Euro falls as German economy wobbles
Global stocks were mixed today as the market continues to focus on COVID-19. In the US, futures tied to the Dow and Nasdaq rose by 75 and 55 points respectively. In Europe, the DAX, Stoxx, and CAC declined by 20, 35, and 37 basis points respectively. In Japan, the Nikkei fell by more than 3% as the government warned on growing risks. The government encouraged companies to adopt remote working, staggered shifts, and online meetings to reduce the spread of the disease. This information came a week after Japan released weak GDP and machinery order data. The data came after the country added a new consumption tax that has affected consumer spending. This leaves the country teetering on the edge of a recession.
The euro declined slightly on weak economic data from Germany. Data from the statistics office showed that the economy stagnated in the fourth quarter. The economy wobbled last year. It started on a positive note, then eased in the second quarter, and recovered slightly in the third quarter. As a result, the economy grew by just 0.6% in 2019. This weakness was caused mostly by a slowdown in government and household spending. Companies, particularly those in the industrial sector, also struggled. Manufacturing was in a recession for most of the final half of the year. Meanwhile, the number of employed people rose by 0.3% to 45.5 million. Looking forward, the German economy may be affected by COVID-19 since the country is a well-known exporter.
The British pound rose today as ministers from the EU met to approve post-Brexit talks. The members will approve a document that will serve as a reference point for any future trade deal. At the same time, Boris Johnson ministers met to discuss the government’s opening stance for negotiations. The two sides appear to be at crossroads. The EU has insisted that the UK must operate using its regulations to access the EU market. The UK, on the other hand, has suggested using the Canadian-style trade agreement. The EU-Canadian agreement, formally known as Comprehensive Economic and Trade Agreement (CETA), gets rid of most, but not all, tariffs on goods between the EU and Canada. It has also increased quotas on certain goods. The EU has rejected this proposal, citing the UK geographical location.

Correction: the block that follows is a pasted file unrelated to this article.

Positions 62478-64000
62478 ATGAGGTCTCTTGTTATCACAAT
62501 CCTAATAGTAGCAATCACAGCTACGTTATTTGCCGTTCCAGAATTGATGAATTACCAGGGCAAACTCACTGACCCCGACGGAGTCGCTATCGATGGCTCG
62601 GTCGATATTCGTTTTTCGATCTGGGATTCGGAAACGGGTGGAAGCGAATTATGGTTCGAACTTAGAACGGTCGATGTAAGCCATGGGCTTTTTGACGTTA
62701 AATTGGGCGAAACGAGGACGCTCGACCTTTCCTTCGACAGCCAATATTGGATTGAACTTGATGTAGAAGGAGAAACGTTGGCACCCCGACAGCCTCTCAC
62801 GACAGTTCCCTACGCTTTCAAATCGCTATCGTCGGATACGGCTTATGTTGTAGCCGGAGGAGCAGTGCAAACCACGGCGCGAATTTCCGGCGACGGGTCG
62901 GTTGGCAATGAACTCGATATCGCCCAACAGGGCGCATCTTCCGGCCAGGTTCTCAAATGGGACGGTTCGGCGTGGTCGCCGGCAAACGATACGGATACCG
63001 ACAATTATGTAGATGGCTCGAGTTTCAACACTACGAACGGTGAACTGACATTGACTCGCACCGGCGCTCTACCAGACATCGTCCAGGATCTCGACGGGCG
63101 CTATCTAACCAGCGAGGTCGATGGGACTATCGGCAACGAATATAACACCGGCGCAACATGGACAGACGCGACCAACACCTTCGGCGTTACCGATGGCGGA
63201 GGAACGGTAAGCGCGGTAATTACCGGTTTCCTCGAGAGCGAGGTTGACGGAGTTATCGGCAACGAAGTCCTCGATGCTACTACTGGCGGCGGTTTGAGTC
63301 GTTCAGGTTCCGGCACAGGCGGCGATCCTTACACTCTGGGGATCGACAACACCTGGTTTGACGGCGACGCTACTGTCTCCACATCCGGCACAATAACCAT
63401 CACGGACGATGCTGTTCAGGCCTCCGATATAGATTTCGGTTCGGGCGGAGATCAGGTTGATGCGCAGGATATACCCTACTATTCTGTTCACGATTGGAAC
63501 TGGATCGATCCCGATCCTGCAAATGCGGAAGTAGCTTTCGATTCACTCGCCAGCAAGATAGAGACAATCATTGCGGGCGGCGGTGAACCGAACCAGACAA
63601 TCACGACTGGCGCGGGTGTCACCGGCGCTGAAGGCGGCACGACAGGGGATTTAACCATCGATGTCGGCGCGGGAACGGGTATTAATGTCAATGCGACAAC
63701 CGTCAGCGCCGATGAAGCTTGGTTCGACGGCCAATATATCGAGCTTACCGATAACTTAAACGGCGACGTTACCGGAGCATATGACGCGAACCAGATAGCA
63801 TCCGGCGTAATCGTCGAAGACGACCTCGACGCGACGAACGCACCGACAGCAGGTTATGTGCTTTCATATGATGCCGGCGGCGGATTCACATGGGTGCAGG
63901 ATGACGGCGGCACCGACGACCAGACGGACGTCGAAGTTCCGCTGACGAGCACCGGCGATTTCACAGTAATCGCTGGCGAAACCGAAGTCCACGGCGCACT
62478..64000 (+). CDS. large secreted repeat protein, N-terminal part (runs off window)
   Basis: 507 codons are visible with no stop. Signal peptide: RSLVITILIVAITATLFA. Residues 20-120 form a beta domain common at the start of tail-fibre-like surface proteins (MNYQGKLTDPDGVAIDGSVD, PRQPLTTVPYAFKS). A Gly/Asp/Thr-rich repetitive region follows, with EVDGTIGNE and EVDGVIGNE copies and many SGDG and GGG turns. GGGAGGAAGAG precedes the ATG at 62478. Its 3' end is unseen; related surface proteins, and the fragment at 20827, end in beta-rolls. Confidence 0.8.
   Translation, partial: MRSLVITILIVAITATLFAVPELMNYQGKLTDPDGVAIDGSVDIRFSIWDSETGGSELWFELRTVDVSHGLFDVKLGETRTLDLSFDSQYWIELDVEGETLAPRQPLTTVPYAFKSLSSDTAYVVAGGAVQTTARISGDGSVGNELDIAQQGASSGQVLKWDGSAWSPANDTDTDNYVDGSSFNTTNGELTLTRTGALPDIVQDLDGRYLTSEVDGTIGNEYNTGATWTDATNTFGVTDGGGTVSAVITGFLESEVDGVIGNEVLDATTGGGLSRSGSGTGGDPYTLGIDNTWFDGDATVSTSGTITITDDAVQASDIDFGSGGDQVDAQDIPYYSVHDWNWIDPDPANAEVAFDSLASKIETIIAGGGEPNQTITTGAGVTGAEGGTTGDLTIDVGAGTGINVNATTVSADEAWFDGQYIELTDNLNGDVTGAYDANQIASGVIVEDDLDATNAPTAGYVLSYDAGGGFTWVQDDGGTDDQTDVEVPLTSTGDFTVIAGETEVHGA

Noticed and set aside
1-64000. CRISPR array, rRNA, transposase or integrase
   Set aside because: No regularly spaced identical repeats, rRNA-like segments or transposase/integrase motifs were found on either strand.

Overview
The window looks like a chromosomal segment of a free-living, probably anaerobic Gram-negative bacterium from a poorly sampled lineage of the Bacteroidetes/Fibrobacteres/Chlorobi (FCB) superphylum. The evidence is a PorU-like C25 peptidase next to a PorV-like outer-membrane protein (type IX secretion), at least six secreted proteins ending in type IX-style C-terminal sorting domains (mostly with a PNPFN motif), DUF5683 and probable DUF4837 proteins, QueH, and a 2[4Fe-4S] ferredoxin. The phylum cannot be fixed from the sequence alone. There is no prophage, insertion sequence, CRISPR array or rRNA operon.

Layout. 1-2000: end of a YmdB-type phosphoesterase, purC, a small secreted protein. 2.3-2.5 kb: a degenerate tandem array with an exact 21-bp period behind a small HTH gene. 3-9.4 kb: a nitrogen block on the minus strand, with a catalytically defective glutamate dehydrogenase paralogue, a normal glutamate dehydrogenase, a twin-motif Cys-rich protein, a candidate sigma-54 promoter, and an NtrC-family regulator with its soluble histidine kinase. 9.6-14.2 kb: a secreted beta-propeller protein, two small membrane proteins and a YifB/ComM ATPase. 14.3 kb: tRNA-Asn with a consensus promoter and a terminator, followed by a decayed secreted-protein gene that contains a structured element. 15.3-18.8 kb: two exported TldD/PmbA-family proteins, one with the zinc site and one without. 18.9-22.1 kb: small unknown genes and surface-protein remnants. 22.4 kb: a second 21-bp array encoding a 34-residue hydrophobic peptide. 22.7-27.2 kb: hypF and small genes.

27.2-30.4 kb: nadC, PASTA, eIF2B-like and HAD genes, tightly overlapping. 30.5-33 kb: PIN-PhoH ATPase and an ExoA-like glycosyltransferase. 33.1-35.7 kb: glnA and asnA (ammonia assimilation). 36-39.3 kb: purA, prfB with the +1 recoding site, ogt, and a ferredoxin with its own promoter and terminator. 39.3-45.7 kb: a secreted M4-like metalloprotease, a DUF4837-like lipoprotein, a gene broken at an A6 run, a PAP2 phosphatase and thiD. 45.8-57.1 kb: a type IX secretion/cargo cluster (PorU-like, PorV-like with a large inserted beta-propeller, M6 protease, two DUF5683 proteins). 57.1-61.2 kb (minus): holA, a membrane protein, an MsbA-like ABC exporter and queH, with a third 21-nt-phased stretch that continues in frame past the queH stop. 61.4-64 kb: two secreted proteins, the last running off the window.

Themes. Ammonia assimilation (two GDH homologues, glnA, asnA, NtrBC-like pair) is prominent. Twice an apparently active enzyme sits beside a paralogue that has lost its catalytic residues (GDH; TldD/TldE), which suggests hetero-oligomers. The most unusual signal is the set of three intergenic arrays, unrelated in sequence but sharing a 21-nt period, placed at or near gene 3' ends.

The GBP/USD pair rose to an intraday high of 1.2995. This is along the 61.8% Fibonacci Retracement level and above the 14-day and 28-day exponential moving averages on the one-hour chart. The RSI has also been rising. The pair may continue rising as the Brexit negotiations kick-off. If it does, it will likely move above the important support of 1.3000.
The EUR/USD pair moved slightly lower today following the weak economic data from Germany. The pair moved from an intraday high of 1.0865 to a low of 1.0840. The price is along the 14-day and 28-day exponential moving averages on the hourly chart. The pair also seems to have found significant resistance at the 1.0870 level. This is because it has formed a triple top pattern near this level. Although the pair may drop lower, a move above 1.0870 will see it continue rallying.
The USD/JPY pair declined to an intraday low of 110.35 today. The pair has been on a significant decline since Friday last week when it was trading at 112.22. The price is below the short and medium-term moving averages. The RSI has moved from a high of 95 to a low of 13. The price is also below the dots of the Parabolic SAR indicator. The pair may continue moving lower during the American session.